Before Penson and another guide take me, Butch, a pair of bikers and a family of four below ground, we watch a short video explaining that this is the last of 54 such Air Force installations. From there, though, all the usual trappings of a museum melt away as we don hard hats, descend metal stairs, stride through a 6,000-pound steel door and enter another world. In this submarine-like space, civilian clothing instantly seems absurd—the informality of Butch’s dirt-stained gray and yellow work uniform, the Harley guys’ biker boots and my sandals clash with the martial color of the place (that seafoam green common at military sites). Inside the low-ceilinged tunnel that connects the command center to the silo, we are entombed in 8-foot-thick steel-reinforced concrete. Yet everything—even the teenagers’ sneakers—seems to loudly clang through the exposed pipes and wiring because so much in here is made of metal.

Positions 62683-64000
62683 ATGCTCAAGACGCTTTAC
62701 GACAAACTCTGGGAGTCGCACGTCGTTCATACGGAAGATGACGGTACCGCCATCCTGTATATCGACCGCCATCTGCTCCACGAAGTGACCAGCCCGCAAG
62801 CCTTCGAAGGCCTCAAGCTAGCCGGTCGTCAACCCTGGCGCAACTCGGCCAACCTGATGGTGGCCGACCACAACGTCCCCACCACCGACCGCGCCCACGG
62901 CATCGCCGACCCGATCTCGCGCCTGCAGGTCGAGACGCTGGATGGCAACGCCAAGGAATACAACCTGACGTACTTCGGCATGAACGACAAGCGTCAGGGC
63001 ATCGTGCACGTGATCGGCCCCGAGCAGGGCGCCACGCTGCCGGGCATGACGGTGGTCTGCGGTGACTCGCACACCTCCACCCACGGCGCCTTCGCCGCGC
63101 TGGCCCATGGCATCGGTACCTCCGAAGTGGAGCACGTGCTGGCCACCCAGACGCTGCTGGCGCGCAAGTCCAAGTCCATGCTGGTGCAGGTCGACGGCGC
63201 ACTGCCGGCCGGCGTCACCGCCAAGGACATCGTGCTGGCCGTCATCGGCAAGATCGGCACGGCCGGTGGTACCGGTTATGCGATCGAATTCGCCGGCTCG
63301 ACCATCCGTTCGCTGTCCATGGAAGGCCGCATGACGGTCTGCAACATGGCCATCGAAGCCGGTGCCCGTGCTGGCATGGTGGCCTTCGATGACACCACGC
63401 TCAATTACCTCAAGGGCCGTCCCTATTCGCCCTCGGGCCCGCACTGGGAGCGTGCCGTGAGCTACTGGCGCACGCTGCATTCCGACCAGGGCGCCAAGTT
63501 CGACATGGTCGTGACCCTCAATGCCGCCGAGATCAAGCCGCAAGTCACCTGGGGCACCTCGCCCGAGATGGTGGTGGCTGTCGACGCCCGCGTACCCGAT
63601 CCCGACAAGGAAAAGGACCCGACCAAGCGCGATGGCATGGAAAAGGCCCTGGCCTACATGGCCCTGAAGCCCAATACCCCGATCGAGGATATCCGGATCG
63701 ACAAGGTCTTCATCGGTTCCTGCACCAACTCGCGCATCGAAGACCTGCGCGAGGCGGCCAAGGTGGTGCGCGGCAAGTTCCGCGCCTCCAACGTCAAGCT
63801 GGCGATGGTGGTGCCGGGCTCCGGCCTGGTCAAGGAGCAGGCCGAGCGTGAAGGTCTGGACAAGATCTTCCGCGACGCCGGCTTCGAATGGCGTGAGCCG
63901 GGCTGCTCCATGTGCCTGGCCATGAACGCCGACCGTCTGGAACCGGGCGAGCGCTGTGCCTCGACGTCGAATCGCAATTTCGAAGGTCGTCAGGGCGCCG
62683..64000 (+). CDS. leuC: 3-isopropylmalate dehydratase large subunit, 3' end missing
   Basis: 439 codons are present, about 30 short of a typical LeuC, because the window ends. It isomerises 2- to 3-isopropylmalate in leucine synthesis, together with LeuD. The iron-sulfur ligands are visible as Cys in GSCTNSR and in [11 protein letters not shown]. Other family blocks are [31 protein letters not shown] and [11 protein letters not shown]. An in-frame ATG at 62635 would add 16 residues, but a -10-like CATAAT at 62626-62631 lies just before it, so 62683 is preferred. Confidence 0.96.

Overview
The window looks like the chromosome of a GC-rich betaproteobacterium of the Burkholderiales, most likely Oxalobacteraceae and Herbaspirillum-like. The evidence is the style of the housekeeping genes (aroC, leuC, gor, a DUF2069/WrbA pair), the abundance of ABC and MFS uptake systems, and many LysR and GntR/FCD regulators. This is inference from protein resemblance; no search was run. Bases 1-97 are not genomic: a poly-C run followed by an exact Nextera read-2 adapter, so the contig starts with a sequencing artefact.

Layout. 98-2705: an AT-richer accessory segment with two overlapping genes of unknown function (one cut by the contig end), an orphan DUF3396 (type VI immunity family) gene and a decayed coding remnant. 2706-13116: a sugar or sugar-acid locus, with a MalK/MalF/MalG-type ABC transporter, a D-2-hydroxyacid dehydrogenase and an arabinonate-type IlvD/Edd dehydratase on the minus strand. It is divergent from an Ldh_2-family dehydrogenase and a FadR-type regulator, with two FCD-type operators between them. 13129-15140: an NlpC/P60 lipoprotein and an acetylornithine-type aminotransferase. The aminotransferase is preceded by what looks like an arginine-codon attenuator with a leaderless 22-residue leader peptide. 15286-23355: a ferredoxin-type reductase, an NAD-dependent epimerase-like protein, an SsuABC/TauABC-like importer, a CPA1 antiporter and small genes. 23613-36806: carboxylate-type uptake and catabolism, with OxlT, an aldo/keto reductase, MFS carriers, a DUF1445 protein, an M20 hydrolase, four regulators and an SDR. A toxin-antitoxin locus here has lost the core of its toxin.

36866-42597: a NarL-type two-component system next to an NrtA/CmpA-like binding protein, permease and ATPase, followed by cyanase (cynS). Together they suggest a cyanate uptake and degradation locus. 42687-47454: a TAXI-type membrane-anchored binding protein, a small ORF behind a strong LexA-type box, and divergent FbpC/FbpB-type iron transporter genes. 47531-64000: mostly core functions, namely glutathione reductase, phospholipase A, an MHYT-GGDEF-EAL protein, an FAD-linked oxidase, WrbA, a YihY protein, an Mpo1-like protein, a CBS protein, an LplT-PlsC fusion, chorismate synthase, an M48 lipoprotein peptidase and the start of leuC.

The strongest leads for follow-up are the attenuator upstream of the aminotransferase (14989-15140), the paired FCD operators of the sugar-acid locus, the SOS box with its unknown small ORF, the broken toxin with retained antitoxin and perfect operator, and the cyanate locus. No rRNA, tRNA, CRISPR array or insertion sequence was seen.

“See all these springs everywhere?” asks Penson. Pointing to an SUV-sized coil of steel in one corner and other smaller coils suspending equipment along the wall, he explains: “Everything which is launch critical is connected to a spring to ‘shock isolate’ it from a nuclear blast. That means this whole building is built on springs.”

As if in an amusement park, one of the bikers grabs a pole and tries to shake the floor to see if he can make the spring flex, but Penson laughs and reminds him that “the spring was built to withstand a nuclear explosion, so it doesn’t move unless the Earth does.”